Skip to main content

Barrett Brown has been sentenced to 63 months in prison

Barrett Brown has been sentenced to 63 months in prison

Share this story

After years of legal battles, Barrett Brown's legal saga has finally come to a close. Today, the independent journalist has been sentenced to 63 months in prison, after pleading guilty to charges of transmitting threats, accessory to hacking charges, and interfering with the execution of a search warrant. As Brown's legal team described the charges in the run-up to sentencing, "This breaks down to uploading YouTube videos that contained unfortunate statements, efforts to redact sensitive e-mails that had been procured by hackers, and hiding laptops in a kitchen cabinet."

"Uploading YouTube videos...and hiding laptops in a kitchen cabinet."

Brown had closely followed Anonymous during the Stratfor hack and drew the attention of law enforcement when he shared a link to an IRC channel where Anonymous members were distributing stolen information from the hack, including credit card details. That led to identity theft and fraud charges, as well as subsequent legal and evidentiary battles with the FBI, which led to the ancillary charges adjudicated today.

Brown is still best known for the fraud charges, which became a controversial example of the government crackdown on suspects connected with Anonymous. According to the Department of Justice, sharing the hyperlink was a crime because "by transferring and posting the hyperlink, Brown caused the data to be made available to other persons online, without the knowledge and authorization of Stratfor and the card holders." Still, many argued it was absurd use a single hyperlink as grounds for identity theft, and pointed to the case as a prime example of prosecutorial overreach in computer crime cases. Many of the charges were dropped as part of a series of plea deals, which resulted in Brown's guilty plea in April.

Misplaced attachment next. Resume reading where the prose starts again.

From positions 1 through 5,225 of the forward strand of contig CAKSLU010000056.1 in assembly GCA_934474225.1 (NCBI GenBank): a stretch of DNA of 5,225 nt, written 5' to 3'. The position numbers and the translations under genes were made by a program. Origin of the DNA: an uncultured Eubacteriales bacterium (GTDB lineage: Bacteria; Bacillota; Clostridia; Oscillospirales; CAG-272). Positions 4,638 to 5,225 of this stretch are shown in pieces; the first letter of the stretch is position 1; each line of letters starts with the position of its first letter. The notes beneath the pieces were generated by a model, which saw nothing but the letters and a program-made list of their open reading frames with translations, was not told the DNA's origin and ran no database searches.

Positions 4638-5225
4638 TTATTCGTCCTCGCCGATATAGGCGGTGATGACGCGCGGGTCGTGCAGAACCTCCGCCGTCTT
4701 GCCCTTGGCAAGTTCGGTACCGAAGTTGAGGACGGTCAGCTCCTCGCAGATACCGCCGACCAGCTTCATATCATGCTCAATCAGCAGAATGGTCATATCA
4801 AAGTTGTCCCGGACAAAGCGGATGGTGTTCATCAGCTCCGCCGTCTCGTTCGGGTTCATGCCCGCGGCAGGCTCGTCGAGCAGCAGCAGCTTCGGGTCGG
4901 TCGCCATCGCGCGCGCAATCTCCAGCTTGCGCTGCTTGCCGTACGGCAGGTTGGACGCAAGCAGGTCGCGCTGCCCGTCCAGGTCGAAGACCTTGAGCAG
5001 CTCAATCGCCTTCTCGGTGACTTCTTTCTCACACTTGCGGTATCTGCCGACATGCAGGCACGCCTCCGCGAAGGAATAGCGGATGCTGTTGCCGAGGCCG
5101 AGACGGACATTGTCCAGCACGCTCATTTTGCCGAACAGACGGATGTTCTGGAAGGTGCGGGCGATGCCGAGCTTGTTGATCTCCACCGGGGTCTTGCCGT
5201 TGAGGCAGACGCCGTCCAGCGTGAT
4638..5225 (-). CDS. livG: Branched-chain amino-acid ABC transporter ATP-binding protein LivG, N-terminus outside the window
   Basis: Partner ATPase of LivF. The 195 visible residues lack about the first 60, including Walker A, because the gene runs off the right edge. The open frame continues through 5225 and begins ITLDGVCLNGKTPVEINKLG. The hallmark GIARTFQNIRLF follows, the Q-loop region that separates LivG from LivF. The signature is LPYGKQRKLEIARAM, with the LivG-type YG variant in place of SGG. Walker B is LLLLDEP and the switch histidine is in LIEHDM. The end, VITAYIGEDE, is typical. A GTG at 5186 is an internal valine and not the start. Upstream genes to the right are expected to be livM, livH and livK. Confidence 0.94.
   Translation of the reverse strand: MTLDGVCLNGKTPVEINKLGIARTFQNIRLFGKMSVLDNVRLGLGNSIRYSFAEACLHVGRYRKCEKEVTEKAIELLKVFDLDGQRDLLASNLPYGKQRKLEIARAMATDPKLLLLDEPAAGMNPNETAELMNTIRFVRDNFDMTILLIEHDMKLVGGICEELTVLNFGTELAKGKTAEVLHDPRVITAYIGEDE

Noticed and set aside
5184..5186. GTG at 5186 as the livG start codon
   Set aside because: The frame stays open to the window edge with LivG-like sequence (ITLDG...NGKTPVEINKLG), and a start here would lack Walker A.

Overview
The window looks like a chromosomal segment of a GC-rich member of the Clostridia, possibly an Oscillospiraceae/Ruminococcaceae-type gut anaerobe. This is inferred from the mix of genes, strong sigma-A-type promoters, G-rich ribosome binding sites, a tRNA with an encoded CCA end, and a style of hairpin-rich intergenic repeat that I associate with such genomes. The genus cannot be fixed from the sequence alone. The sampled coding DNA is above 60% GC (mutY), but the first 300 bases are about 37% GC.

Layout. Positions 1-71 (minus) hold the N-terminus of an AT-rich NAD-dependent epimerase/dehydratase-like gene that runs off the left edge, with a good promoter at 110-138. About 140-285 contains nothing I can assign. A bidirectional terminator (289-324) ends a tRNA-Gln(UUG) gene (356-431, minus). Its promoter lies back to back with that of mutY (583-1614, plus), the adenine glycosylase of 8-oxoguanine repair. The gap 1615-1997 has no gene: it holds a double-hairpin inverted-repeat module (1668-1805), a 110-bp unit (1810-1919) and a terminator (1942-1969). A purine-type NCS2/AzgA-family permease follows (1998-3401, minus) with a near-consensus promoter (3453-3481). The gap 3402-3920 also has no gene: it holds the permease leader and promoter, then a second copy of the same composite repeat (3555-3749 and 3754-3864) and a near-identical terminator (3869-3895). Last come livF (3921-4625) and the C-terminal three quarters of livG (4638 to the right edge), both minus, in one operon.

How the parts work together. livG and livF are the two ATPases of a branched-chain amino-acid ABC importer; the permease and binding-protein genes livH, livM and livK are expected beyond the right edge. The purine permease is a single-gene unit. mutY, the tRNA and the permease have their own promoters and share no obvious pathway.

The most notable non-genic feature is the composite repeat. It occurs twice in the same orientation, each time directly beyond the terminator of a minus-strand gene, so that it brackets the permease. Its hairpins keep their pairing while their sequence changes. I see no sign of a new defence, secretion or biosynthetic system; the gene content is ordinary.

In a sentencing statement this morning, Brown described the Stratfor hack and the shared link as still central to the government's motives in the case. "The fact that the government has still asked you to punish me for that link is proof, if any more were needed, that those of us who advocate against secrecy are to be pursued without regard for the rule of law, or even common decency," Brown told the judge.

After receiving the sentence, Brown released the following statement:

Good news!
The US Government decided today that because I did such a good job investigating the cyber-industrial complex, they're now going to send me to investigate the prison-industrial complex. For the next 35 months, I'll be provided with free food, clothes, and housing as I seek to expose wrongdoing by Bureau of Prisons officials and staff and otherwise report on news and culture in the world's greatest prison system. I want to thank the Department of Justice for having put so much time and energy into advocating on my behalf; rather than holding a grudge against me for the two years of work I put into bringing attention to a DOJ-linked campaign to harass and discredit journalists like Glenn Greenwald, the agency instead labored tirelessly to ensure that I received this very prestigious assignment.
Wish me luck!1/22 5:29pm ET: Updated to include Brown's post-sentencing statement.